Herculin Barbin—Memoirs of a Hermaphrodite
Synopsis The play draws on the autobiographical text My Memoirs by the French hermaphrodite Herculine Adélaϊde
The play draws on the autobiographical text My Memoirs by the French hermaphrodite Herculine Adélaϊde [and later Abel] Barbin (1838-1868), as well as the findings of medical examinations she had undergone for the purpose of determining the “real” sex and the autopsy of the body after his/her death by suicide.
The prologue, set up as a freak show, summarises the main events of his life, to be elaborated upon later in the form of flashbacks. S/he was born in 1838 in a small community in southwestern France and was designated female. Her father died when she was very young and her mother, who struggled to get by, sent her to an orphanage run by nuns. During adolescence, she is sent to an Ursuline monastery where she stood out for her brightness and aptitude for learning. She did not experience menstruation and her body did not appear female. She started falling for her older classmates. She studied to be a teacher and was hired at a girls’ school. She fell in love with the owner’s daughter and they started a relationship. She confessed her secret to the local Abbot who cast her out. She suffered from severe pain, particularly during the night. During the school holidays, she went back to her mother who was worried about her situation and urged her to give an explanation. She confessed to the Bishop of La Rochelle, who showed some understating and advised her to visit his doctor. This doctor ruled that Herculine is actually a man. Another medical examination seconds this opinion and leads to a trial where it is decided that she belongs to the male sex and is given the name Abel Barbin. He is now obliged to dress and behave like a man. He quits his job at the school and abandons his lover. He moves to Paris and starts working at a railway company, but is soon fired. Unable to find another job, he lives in abject poverty. He is hired back, but is in a horrible mental state. He can barely tolerate anyone and no one can tolerate him. He lives in isolation. He commits suicide at the age of 30 after inhaling coal stove fumes.
A dual, weird existence. “Man. Woman. Nothing.” A hermaphrodite designated female at birth, but forced to live with a male identity at adulthood.
The story of Herculine Barbin, as he/she has written in his/her diary, is the first text in history written by a hermaphrodite. This document served as the basis for Michel Foucault’s article “The real gender” (1978), denouncing “the tyranny of society on gender and its inevitable insistence that every person must have one” and opening a new chapter in gender studies. Today, Herculine is an emblematic figure of the intersex movement. However, during his/her short life, he/she desperately struggled to understand and handle his/her sexual desire. An existence doomed to loneliness and isolation, an “impurity” in the eyes of a pious society, the victim of a life that left him/her no choice other than committing suicide.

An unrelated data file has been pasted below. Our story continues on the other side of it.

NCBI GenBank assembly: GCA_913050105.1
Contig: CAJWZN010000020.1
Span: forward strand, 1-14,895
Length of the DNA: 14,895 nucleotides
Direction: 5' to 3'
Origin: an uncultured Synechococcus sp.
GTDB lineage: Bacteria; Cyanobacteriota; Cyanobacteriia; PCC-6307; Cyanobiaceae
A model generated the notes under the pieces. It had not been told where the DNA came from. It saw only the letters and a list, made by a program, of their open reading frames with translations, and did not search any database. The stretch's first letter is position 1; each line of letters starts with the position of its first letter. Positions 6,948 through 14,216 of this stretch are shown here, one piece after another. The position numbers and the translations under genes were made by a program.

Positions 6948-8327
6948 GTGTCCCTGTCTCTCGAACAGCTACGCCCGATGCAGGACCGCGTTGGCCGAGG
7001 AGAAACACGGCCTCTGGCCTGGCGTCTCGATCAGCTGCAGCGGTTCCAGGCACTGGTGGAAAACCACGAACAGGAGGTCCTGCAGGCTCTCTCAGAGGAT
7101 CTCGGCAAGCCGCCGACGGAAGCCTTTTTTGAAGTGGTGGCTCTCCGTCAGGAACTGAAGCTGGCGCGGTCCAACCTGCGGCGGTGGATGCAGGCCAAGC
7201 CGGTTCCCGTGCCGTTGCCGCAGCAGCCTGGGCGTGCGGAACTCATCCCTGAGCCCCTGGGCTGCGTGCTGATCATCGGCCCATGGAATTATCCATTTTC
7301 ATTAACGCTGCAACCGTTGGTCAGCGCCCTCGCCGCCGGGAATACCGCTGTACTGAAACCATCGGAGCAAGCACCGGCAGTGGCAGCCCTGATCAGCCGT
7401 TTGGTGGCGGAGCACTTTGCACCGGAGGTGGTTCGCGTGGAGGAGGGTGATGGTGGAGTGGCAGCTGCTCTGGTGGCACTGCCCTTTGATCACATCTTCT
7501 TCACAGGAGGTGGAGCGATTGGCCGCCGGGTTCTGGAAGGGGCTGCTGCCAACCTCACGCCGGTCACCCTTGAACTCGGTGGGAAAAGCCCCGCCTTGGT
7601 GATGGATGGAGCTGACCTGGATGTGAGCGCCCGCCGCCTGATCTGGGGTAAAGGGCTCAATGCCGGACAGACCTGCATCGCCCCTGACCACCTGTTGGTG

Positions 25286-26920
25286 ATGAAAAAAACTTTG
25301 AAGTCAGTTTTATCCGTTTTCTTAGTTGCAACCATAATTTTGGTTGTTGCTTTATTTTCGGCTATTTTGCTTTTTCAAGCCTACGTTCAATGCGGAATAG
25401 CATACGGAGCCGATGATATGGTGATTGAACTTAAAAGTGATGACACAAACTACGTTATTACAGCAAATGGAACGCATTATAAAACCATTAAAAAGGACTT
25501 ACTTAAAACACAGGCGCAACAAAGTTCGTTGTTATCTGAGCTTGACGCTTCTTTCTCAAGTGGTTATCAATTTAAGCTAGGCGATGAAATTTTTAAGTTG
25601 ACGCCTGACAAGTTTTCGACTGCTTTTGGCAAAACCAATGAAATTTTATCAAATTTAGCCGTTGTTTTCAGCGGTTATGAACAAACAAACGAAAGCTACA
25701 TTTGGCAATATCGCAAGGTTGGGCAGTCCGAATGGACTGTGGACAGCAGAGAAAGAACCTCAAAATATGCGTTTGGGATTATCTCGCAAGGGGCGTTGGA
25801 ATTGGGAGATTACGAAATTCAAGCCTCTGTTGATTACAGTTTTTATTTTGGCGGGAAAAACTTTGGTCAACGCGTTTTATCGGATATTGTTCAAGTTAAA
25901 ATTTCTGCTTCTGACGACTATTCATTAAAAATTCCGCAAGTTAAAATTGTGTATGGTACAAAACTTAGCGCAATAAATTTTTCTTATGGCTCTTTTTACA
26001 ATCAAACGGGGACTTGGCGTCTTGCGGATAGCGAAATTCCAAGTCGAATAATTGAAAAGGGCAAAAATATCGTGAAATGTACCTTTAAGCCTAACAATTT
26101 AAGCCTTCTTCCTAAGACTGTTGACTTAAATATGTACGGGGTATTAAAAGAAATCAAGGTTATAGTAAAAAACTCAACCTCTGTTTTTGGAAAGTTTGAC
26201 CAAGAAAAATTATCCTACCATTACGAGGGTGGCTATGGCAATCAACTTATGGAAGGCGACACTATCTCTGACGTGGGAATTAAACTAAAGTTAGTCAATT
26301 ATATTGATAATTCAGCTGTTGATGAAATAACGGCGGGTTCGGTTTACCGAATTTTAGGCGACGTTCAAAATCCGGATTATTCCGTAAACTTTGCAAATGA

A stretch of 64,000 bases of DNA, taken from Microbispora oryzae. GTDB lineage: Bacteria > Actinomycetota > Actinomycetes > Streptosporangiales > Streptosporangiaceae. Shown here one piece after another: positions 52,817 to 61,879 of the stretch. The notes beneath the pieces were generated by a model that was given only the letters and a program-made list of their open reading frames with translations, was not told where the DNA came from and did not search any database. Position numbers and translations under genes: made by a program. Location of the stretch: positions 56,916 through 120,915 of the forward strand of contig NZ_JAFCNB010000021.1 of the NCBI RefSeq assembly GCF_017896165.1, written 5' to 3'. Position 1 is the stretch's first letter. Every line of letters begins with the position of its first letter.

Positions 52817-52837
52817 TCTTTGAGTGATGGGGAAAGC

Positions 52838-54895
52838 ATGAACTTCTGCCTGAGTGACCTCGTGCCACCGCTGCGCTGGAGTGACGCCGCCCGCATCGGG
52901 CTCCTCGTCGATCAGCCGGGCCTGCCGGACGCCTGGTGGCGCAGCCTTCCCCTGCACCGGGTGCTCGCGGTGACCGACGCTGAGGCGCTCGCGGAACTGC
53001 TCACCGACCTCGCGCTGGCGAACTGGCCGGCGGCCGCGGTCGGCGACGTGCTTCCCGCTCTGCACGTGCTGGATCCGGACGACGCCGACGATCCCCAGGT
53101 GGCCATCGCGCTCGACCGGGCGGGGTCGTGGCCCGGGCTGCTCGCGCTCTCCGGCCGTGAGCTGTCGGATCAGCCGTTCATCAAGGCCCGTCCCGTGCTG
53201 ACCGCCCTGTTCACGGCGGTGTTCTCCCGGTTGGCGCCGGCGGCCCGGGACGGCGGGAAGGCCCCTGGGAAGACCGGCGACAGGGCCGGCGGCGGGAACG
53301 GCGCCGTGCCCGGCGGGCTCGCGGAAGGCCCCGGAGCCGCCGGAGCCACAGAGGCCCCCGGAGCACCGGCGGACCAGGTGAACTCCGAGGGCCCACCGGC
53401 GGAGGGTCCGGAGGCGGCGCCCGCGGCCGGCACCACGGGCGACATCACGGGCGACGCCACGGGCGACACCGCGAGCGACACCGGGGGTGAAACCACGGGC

Translation – Adaptation – Direction: Damianos Konstantinidis
Actors: Antigoni Barmpa, Christos Papadopoulos, Anastasis Roilos
If pain links us all, we must recognize Herculine’s pain as ours. However, my purpose is not to simply discuss how human this person was. I am equally if not more interested in showing how our perspective can marginalize him/her in human society and doom him/her to live as a freak. So, I am staging a “freak show”. And its opposite.
Damianos Konstantinidis holds a PhD from the Department of Drama at the Paris X- Nanterre University, France. He is an Associate Professor of Acting and Stage Directing at the School of Drama, Aristotle University. He has worked as an actor in Greece and France. In Greece, he has directed plays and theater texts (usually translated and adapted by him) by: de Sade, H. Müller, Fassbinder, Wilde, Homer, Shakespeare, Euripides, Aeschylus, Maeterlinck, Beckett, Rodrigo Garcia, Swift, Strindberg, Dylan Thomas, Molière, Genet.
Savas Patsalidis, theatre professor (Aristotle University), theater reviewer [from his Facebook post on 03/25/2019]
[…] one of the best plays I have seen this year. A daring, imaginative, deeply humane, grotesque, multifaceted, communicative play with excellent acting…
Calliopi Exarchou, theatrologist, poet [from her Facebook post on 03/17/2019]
[…] Konstantinidis has once again staged a play that is an ordeal of Speech and Body. The crucified Pain of the Human becomes a spectacle of pleasure in its finest form. The three actors have striven to sublimate the tragic anguish into a dramatic Act through their fervent acting – and they succeeded. A soul-searching performance that shouldn’t be missed.